A universal primer set targeting 18S rRNA (V1-3 hypervariable region; 18S_uni_1F: 5′—GCCAGTAGTCATATGCTTGTCT—3′; 18S_uni_400R: 5′—GCCTGCTGCCTTCCTT—3′; Pochon et al., 2013) with an amplicon length of ∼340–420 bp was used to maximize the eukaryotic fraction of marine diversity detected along a coral reef depth gradient. Quantitative PCR (qPCR) experiments were set up in a dedicated ultra-clean laboratory at Curtin University designed for ancient DNA work using a QIAgility robotics platform (Qiagen Inc., Valencia, CA, USA). Given that low copy number and PCR inhibition can severely impact metabarcoding data (Murray, Coghlan & Bunce, 2015), template input concentrations were optimized using a qPCR dilution series (neat, 1:10, 1:100) based on the reaction conditions described below. To reduce the likelihood of cross-contamination, chimera production, and index-tag jumping (Esling, Lejzerowicz & Pawlowski, 2015), amplification of target DNA was performed in a single round of PCR using fusion-tag primers consisting of the 18S primers coupled to Illumina adaptors, custom sequencing primers, and index combinations unique to this study. All qPCR reactions for each replicate were run in duplicate and subsequently pooled to control for amplification stochasticity. PCR reagents included 1 × AmpliTaq Gold® Buffer (Life Technologies, Carlsbad, CA, USA), two mM MgCl2, 0.25 μM dNTPs, 10 μg BSA, five pmol of each primer, 0.12 × SYBR® Green (Life Technologies, Carlsbad, CA, USA), one Unit AmpliTaq Gold DNA polymerase (Life Technologies, Carlsbad, CA, USA), two μl of DNA, and Ultrapure™ Distilled Water (Life Technologies, Carlsbad, CA, USA) made up to 25 μl total volume. PCR was performed on a StepOnePlus Real-Time PCR System (Applied Biosystems, Foster City, CA, USA) under the following conditions: initial denaturation at 95 °C for 5 min, followed by 45 cycles of 30 s at 95 °C, 30 s at 52 °C, and 45 s at 72 °C, with a final extension for 10 min at 72 °C.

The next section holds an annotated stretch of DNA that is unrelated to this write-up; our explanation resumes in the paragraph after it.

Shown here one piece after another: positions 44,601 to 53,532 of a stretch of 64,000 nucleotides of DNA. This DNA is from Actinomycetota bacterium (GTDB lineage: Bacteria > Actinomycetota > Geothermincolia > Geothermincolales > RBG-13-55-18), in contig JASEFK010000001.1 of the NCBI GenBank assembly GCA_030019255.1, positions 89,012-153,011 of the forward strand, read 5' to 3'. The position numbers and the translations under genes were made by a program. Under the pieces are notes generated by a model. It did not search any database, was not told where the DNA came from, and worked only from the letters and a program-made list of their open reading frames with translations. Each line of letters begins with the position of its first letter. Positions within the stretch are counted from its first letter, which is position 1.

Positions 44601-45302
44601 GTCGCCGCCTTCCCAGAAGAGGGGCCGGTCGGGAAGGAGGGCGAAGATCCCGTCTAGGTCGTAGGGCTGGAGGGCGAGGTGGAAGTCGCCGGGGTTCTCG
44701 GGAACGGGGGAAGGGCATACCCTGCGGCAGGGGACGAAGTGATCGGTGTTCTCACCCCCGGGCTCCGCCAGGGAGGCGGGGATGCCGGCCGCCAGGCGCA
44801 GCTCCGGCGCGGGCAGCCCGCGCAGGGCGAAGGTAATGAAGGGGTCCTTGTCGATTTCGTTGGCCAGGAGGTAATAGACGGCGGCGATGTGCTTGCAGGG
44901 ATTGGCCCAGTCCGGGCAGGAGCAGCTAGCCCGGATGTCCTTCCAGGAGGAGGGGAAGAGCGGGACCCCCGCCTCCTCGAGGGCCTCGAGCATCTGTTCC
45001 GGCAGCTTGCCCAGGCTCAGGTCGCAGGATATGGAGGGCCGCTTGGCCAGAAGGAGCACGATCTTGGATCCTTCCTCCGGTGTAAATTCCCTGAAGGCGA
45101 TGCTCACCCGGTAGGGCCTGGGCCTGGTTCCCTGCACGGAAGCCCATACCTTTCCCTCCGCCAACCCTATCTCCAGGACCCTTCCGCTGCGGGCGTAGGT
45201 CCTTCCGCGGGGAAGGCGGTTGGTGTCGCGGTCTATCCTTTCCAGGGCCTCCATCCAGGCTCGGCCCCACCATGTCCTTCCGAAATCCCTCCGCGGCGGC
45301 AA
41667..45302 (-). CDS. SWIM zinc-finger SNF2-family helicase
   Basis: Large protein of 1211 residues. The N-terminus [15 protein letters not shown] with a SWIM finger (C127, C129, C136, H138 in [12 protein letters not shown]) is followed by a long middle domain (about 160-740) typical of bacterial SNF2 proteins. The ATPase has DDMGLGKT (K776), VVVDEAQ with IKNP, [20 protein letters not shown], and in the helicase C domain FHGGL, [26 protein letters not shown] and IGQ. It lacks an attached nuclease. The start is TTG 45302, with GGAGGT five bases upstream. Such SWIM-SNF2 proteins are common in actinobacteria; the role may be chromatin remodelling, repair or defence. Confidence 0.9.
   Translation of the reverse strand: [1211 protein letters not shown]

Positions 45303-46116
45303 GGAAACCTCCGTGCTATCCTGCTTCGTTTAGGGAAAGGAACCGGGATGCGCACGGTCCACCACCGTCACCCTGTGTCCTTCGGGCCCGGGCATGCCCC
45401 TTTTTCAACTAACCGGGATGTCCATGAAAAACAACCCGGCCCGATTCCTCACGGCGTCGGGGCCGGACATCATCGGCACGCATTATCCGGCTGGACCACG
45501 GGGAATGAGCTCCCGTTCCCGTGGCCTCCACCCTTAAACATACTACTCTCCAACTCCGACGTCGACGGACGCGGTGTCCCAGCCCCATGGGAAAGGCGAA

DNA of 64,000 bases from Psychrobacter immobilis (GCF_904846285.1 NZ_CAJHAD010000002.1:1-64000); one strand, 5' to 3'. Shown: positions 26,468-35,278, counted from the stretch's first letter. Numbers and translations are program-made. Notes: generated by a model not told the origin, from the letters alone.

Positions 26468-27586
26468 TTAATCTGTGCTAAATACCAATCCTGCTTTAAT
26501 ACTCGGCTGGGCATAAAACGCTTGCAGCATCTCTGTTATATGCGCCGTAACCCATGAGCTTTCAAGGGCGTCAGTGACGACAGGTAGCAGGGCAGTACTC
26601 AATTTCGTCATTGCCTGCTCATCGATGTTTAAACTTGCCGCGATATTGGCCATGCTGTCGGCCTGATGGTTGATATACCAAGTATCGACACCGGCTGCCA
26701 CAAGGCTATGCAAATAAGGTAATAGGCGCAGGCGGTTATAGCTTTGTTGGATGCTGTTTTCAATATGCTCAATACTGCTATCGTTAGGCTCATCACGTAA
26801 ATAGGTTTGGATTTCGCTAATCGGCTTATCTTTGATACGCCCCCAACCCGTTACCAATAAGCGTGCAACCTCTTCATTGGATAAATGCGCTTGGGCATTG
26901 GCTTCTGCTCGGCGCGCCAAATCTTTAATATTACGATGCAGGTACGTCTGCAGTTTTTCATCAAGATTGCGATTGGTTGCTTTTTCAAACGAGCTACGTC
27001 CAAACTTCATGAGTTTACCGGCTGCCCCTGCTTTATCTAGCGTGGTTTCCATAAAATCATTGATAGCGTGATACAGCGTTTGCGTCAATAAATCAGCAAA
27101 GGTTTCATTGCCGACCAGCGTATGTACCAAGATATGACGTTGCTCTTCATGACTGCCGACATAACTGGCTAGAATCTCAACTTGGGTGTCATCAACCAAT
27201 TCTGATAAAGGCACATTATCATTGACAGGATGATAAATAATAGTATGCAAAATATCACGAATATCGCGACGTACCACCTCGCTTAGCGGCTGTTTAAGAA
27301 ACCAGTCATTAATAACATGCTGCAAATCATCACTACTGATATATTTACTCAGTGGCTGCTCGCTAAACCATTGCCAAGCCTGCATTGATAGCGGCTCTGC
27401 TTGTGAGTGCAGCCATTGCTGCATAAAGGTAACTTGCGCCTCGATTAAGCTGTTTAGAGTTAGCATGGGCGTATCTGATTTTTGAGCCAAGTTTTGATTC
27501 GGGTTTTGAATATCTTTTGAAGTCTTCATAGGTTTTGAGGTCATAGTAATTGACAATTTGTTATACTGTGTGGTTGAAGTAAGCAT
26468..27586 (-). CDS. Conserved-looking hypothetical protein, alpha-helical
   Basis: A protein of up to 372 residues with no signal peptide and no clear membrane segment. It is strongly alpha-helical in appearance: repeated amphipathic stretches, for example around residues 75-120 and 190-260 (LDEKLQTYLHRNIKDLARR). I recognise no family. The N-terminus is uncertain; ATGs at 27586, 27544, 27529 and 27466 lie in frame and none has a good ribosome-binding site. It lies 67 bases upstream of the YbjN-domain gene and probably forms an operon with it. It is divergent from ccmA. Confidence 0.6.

Libraries for sequencing were made by pooling amplicons into equimolar ratios based on qPCR CT values and the endpoint of amplification curves. Amplicons in each pooled library were size-selected using a Pippin Prep (Sage Science, Beverly, MA, USA) and purified using the Qiaquick PCR Purification Kit (Qiagen Inc., Valencia, CA, USA). The volume of purified library added to the sequencing run was determined against DNA standards of known molarity on a LabChip GX Touch (PerkinElmer Health Sciences, Waltham, MA, USA). Final libraries were sequenced paired-end using a 500 cycle MiSeq® V2 Reagent Kit and standard flow cell on an Illumina MiSeq platform (Illumina, San Diego, CA, USA) located in the Trace and Environmental DNA Laboratory at Curtin University. These samples were included in a mixed run with additional samples from a related study, and therefore did not receive the full output of sequence reads from the standard kit.